Oxford Dictionary of First Names by Hanks and Hodges
First up is the Oxford Dictionary of First Names by Patrick Hanks and Flavia Hodges. My copy dates from 2003. It covers a much wider range of names than E.G. Withycombe’s Oxford Dictionary of English Christian Names. For a start, the names included are not necessarily either English or Christian. It covers British (including Celtic) and European names; those of Canada, Australia and New Zealand; American names, Black names, and has special sections on Arab names and those from the Indian sub-continent.
‘Daisy’: A popular Victorian name brooch
For example, take the name Stephen. It gives the name’s history: ‘the first Christian martyr (Acts 6-7)’, the date, and what the name means: it comes from the Greek stephanos, which means a garland or crown. It then gives you the name in eleven foreign languages from French: Etienne or Stéphane; to Italian: Stephano; to Spanish: Esteban; and Hungarian: István. Really useful, if you want to introduce a sexy French nobleman escaping from Revolutionary Paris, or a Portuguese guerrilla harrying Napoleon’s retreating army in the Peninsular War.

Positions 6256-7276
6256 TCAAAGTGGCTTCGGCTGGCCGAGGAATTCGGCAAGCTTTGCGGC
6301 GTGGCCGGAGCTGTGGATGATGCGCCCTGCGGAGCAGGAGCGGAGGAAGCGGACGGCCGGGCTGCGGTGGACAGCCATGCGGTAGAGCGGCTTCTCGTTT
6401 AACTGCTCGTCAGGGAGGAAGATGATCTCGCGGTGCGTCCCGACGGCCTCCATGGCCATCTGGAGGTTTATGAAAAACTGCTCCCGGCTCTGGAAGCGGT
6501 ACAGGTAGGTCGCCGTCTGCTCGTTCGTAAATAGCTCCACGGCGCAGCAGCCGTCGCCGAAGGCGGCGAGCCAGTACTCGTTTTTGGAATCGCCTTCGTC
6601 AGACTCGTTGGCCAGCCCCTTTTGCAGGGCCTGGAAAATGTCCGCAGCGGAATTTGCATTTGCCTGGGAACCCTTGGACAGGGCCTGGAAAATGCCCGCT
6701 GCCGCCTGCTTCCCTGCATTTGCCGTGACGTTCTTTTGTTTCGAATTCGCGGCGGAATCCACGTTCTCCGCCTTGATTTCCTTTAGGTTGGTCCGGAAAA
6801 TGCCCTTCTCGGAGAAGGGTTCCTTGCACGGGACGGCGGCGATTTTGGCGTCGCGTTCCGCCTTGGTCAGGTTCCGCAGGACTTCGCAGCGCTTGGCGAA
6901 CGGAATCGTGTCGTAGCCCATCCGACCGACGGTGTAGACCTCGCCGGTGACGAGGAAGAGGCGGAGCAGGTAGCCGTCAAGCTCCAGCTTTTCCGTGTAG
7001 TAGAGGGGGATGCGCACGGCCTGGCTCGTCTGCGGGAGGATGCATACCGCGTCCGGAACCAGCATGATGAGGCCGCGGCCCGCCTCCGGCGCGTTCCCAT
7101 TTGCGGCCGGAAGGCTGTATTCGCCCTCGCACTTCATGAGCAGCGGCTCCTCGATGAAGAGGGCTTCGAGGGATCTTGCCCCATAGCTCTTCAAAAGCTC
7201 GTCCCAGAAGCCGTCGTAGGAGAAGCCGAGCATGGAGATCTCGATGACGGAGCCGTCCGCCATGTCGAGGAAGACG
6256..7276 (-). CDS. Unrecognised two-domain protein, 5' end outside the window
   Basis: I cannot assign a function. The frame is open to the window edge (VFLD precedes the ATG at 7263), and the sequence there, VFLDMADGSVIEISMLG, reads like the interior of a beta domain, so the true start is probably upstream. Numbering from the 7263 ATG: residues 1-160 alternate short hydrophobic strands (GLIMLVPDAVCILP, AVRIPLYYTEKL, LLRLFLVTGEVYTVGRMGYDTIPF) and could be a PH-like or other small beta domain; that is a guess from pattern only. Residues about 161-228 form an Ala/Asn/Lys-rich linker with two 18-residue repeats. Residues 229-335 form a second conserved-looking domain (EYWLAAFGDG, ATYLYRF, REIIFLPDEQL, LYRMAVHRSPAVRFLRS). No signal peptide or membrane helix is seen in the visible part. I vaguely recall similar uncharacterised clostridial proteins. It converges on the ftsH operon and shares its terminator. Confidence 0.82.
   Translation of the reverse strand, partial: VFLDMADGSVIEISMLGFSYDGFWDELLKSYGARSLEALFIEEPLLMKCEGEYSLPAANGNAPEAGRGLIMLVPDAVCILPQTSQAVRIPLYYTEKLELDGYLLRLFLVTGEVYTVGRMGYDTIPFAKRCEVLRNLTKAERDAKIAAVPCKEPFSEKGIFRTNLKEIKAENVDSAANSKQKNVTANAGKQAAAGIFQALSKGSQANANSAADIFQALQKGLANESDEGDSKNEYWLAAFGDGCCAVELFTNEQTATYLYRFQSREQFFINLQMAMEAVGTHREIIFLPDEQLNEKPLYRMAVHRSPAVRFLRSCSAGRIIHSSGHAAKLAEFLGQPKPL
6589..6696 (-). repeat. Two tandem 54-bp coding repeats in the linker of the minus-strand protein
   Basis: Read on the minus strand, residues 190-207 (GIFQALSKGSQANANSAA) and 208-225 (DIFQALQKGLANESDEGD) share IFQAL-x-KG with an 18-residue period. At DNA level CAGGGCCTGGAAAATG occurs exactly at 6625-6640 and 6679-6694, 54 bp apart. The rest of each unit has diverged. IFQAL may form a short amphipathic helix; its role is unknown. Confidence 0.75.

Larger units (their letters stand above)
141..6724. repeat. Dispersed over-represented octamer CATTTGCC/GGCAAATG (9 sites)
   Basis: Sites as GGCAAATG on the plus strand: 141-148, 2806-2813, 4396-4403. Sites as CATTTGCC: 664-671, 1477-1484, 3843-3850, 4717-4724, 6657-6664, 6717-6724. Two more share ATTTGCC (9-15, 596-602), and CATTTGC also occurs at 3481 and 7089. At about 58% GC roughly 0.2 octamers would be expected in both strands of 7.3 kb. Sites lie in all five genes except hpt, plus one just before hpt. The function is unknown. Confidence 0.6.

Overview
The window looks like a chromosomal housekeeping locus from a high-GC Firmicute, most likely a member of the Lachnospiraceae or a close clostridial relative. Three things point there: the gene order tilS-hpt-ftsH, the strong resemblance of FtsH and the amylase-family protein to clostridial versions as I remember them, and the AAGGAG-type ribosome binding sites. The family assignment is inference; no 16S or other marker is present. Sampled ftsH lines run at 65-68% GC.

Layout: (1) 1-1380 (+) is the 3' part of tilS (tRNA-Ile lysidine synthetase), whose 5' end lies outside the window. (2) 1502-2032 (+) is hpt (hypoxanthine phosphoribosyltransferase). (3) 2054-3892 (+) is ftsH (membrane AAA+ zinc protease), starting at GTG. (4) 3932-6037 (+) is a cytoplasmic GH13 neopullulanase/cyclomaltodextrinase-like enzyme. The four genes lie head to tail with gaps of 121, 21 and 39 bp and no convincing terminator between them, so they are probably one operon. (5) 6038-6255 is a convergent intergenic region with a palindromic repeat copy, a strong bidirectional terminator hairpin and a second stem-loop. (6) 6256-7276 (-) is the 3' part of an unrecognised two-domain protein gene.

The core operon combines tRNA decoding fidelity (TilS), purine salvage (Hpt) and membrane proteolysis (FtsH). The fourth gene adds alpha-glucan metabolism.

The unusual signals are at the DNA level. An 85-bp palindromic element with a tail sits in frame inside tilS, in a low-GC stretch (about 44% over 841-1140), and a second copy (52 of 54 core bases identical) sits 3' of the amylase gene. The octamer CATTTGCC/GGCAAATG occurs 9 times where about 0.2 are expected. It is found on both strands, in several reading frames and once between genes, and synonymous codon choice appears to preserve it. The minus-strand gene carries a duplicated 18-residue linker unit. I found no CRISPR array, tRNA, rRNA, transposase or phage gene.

Everyman’s Dictionary of First Names by Leslie Dunkling and William Gosling
My next book is Everyman’s Dictionary of First Names by Leslie Dunkling and William Gosling, published by Book Club associates in 1983. Leslie Dunkling founded The Names Society in 1969 and published a number of books about the origins of first names in the English-speaking world. He has plainly done some serious research and corrected some of E G. Withycombe’s conclusions, for example: ‘Miss Withycombe makes the rather extraordinary statement that Maxine is ‘a favourite modern French girl’s name’. In fact, the name will not be found in any French name dictionary, and French people consider it to be an English name.’
The Guinness Book of Names by Leslie Dunkling
Leslie Dunkling also wrote First Names First and The Guinness Book of Names, both of which are well worth snapping up. The latter has tables of the top 50 first names of both sexes from 1838 (when the legal registration of births came in), 1850, 1875, 1900, 1925,1950 and 1971.)
Maxi Prénoms by Florence le Bras
Lastly, a French book of names called Maxi Prénoms by Florence le Bras published by Marabout in 2000 which I bought in Canada. It’s a fun book to browse through but I have to say that its etymological accuracy can be dubious. Take Cordélia. Le Bras says it’s from ‘de Delya’, that is the Greek island of Delos, which seems fanciful, to say the least. Withycombe and Dunkling agree that it’s probably a variation of Cordula, one of the companions of St Ursula.
I take the names I use in my books very seriously - as I know you all do. I try and make sure that they are not anachronistic. All the same, I still hanker after heroes with exotic names!